"My husband was a young patrolman, 32 years old and just three years on the force, but everyone knew he was honest and absolutely fearless," said Helen Batson. "He was a wonderful shot who really knew guns and how to use them. He had a reputation as somebody who worked hard and paid attention to his job, and he was a good family man who went home at the end of the day."
Among many police officers, feelings ran high against King as they escorted marchers walking into brick and bottle barrages in angry white neighborhoods. But Batson always told his wife that King was "a good man."
"My husband told me that sometimes Dr. King would be so nervous he would be shaking, but he was determined that he was going to go on doing what he had to do," Batson said.
"He kept his finger on the trigger," she said of her husband, "and if anybody came after Dr. King, my husband would have stopped it. I'm certain of that."
Each time King flew to Chicago, she said, her husband picked him up at the airport and drove him everywhere, staying with him until King retired for the night. One week Batson urged his pregnant wife, expecting their second child that August, to go with him to pick up King at the airport. She sat in the backseat and King sat in front while her husband drove.
"You're going to have a son, and he's going to make you proud," she said King told her as they chatted. Barry Jr., their only son, was born that August.
"After that, I rode along every once in awhile. One time when we dropped him at his apartment, he asked me if I wanted to see it. So we went up and his wife, Coretta, was there. He was just a regular sort of person to talk with, full of fun, but there was a spirit that followed that man that made me think he was different from anybody else."
Shay, on assignment for Time Magazine, often followed King that spring and summer. The Soldier Field photograph was one of thousands he took at Chicago marches and rallies, and he soon forgot about it. It was never published.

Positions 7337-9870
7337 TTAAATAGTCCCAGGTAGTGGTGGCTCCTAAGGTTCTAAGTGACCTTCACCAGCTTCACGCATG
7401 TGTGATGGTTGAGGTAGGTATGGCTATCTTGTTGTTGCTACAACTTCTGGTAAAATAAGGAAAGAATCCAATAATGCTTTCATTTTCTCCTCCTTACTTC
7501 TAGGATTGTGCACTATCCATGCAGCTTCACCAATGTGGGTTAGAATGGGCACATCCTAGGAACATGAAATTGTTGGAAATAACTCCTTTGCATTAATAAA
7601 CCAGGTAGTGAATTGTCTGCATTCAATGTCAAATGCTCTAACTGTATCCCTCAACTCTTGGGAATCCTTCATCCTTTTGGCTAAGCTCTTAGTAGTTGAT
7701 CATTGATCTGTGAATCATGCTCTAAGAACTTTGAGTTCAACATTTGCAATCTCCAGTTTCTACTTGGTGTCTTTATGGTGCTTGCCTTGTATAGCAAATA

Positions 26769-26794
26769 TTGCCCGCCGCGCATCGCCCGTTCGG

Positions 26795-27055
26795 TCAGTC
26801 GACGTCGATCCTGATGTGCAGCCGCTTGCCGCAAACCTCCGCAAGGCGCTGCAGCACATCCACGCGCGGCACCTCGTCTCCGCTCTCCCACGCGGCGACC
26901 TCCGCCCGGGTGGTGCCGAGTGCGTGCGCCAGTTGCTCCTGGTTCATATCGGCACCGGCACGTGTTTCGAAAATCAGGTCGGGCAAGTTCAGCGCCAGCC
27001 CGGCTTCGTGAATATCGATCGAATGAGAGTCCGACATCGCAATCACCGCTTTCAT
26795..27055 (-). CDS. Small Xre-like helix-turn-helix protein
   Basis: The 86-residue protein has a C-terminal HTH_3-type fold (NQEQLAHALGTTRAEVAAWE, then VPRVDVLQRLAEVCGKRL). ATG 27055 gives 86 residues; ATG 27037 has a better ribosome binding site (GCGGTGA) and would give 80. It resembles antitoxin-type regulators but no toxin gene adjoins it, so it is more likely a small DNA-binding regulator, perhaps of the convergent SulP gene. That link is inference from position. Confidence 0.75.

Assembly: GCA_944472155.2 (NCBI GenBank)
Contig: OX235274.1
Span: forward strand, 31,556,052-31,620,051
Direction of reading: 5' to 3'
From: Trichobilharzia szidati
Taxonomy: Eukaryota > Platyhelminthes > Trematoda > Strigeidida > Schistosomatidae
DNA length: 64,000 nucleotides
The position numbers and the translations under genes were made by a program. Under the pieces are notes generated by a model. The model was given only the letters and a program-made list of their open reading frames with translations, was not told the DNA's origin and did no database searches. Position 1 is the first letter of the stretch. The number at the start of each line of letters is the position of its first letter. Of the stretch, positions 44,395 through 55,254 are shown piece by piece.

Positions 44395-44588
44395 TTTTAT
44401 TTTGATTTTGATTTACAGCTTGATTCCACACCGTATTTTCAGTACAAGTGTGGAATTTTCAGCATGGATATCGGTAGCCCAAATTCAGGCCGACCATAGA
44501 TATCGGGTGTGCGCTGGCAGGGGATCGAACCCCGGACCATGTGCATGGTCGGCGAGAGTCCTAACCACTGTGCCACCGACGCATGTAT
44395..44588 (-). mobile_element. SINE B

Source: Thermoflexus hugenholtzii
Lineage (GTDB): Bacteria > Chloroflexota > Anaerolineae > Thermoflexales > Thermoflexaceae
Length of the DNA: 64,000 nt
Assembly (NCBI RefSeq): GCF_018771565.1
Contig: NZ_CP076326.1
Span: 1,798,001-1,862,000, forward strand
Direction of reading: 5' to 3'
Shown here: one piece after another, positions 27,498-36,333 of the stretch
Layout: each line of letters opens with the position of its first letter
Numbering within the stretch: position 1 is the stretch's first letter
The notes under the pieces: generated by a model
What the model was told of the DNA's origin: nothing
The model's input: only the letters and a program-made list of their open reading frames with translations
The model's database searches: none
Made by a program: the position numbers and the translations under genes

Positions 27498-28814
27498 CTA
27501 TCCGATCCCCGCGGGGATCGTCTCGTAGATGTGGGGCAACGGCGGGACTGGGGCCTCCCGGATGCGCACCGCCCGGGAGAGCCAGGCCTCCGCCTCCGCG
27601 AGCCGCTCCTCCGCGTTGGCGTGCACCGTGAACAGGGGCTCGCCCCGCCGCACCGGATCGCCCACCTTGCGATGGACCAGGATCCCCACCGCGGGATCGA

Shay's black and white photos, stretching from the 1940s to present, are highly regarded by museums and collectors. An archivist helping him organize hundreds of thousands images assisted him in putting together his first all-color exhibit at the Masters Gallery through Feb. 25.
A number of Shay's other photos of King are in the exhibit too, most notably some he made for Life Magazine in Memphis the day a sniper murdered King in Memphis on April 4, 1968. Helen Batson recalled how thunderstruck her husband was that night.
"He was almost motionless," she said. "He just sat there for hours, not wanting to talk."
Batson went on to a long career in the police department, most of it on the West Side, much of it as a community service officer where he taught basketball and tennis to kids in the West Side's poorest, most crime-ridden areas. "He was the father to 500 boys out in those streets," his widow said.
All four of the Batsons' children went to college. One daughter became a doctor, another a teacher, the third a sales executive. They had grown up knowing all about King and what he represented.
"Dr. King's message was a message of love, and my dad was always telling us that. He was always telling me to look for the good even in bad people," Barry Batson Jr. said.
"Dr. King inspired my parents' generation to go out and achieve, and they did. It made it much easier for my generation."